Monsters can walk over water, everybody knows that. But how do they do it!? It looks so easy for them, but try to do it yourself... Wet feet will be your reward for trying.

The answer to this mystery is in your kitchen drawer. Seriously. When familiar with monster-physics, a six year old kid can do the trick. So you might give it a shot. It will take you 15 minutes and no money.

But first, have a look at the video for monster physics gone bad...

If the video doesn't play, have a look at it here.

Step 1: What you need

What you need to make a monster walking on water:

  • One googley eye (hobby store, or practice your surgery skills on a doll)
  • 3 "twist ties" that come with garbage bags (about 15 cm / 6" long)
    (the plastic coated iron wires, that you wrap around a garbage bag to close it...)

  • Paper, markers, scissors and some glue to make a tongue or other enhancements.

Drop a bit of soap into the water where the monster is floating.<br><br><br>DROWN, BABY, DROWN!
<p>Great idea!</p>
the little water bugs have microscopic hairs on their feet so they can walk on the water easier. maybe you could put some fuzz on the monsters feet?
I tried that, actually. With &quot;hairy iron wire&quot;, that I bought in a hobby-supplies store. I don't know how this kind of wire is called in English. <br><br>It doesn't work at all, the hairy monster sinks like a rock...
They are called pipe cleaners. This monster doesn't work because the concept is that it floats upon the water's &quot;skin.&quot; The same could go for a paper clip that normally sinks.<br><br>In Dutch:<br>Ze heten pijpenragers. Dit monster werkt niet omdat het concept is dat het drijft op het water de &quot;huid.&quot; Hetzelfde zou kunnen gaan voor een paperclip die normaal zinkt.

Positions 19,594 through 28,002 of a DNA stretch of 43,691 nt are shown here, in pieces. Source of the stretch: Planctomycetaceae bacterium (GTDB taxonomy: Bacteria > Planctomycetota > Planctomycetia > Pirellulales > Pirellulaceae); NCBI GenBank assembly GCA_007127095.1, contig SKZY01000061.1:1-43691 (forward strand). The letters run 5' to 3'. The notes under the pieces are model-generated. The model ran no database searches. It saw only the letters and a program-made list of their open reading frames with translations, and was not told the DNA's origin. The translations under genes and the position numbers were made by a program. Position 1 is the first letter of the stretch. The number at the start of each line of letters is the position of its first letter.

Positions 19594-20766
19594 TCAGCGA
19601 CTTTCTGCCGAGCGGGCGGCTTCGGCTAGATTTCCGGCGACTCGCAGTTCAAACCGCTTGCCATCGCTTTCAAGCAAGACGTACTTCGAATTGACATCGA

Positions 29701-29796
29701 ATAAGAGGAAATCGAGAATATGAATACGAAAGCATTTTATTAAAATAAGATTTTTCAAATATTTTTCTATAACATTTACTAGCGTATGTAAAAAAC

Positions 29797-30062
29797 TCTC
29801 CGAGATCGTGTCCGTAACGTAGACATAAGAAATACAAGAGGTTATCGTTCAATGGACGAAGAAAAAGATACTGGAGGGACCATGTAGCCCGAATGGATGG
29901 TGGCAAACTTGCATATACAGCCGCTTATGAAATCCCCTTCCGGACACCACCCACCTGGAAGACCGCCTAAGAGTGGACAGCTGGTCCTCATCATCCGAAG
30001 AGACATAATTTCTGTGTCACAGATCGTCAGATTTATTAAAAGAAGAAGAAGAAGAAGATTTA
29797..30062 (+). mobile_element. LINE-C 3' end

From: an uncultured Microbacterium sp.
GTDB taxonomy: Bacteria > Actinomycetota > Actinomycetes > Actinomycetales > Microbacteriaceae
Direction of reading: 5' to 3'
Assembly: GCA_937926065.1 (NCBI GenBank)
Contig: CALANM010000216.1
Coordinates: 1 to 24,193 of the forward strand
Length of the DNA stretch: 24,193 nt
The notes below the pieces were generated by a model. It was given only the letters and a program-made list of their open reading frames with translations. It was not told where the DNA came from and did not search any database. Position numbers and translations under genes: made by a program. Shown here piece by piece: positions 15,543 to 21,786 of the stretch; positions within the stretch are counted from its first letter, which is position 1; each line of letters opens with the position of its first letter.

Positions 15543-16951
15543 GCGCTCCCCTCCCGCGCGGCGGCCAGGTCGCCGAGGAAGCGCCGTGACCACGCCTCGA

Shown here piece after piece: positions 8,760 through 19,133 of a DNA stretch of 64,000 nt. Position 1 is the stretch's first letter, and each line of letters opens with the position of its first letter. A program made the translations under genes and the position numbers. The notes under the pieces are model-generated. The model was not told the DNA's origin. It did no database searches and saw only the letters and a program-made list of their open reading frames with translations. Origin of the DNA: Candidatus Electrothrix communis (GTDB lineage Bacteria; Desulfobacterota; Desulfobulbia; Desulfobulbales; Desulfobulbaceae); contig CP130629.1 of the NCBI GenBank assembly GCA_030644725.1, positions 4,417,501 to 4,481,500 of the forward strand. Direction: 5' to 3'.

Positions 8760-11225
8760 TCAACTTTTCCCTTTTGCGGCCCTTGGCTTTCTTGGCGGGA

maybe glue pieces of the twist tie on to the feet, so it doesn't sink? I think the fuzziness lets water thru and hasn't enough surface area for it to float. so just something flat glued to the feet will make a furry water walking monster!
those are called &quot;pipe cleaners&quot; but yea,y i meant like put some glue on the monsters feet and dust some fuzzy stuff onto it.
Cool! this is awsome!
I built this and it worked! Great job.
Cool! Thanks :-)
Oh my gosh! This is awesome! :D
This one is REALLY easy to make ;)
that is interesting!
that &quot;monster&quot; in the last picture isnt just &quot;carrying&quot; the other monster :P nice instructable. random and unique idea!
now drop a drop of liquid soap in there!
I just made one, it worked the first time I set it on the water, and perhaps it had to do with the fact that I made sure the legs all touched the table at once, before trying it on water. I will definitely be doing this with grandkids. Thanks for a great use of the 'twist ties' or 'tie me ups' that I otherwise seldom use. The ones I grabbed have a waxy coating on one side, and paper on the other. My creature has the waxy coating side in contact with the water, which may allow it to remain longer.<br>
Very clever! <br>
Long ago I learned a trick to floating a pin or paper clip on water. Use a small, flat bit of toilet paper larger than the pin and drop it on the water. Then carefully drop the pin onto the floating tissue. Carefully press the tissue paper down into the water, leaving the pin to float on the surface tension of the water.<br><br>This technique may also work in helping your monster float.
l think the &quot;ties&quot; are called twist ties (at least thats what l call them :)
Thanks! That's a comment I was waiting for :-)<br>
Awesome. i wanna make one now!
Thnaks. Please do!
I made one. I even got it to floart aftee a few tries. maybe you should list that it takes 3 ties? other than that great instructable.
Thanks for debugging the instructable. I updated it. I wish you and your monster a happy time together :-D
Nice way to illustrate physics! Well photograhed!
Thnx! The pictures took me _much_ more time than making the monster :-)

About This Instructable


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Bio: Also have a look at member Monster-Marit. She Rocks (I'm a bit prejudiced, though :-))
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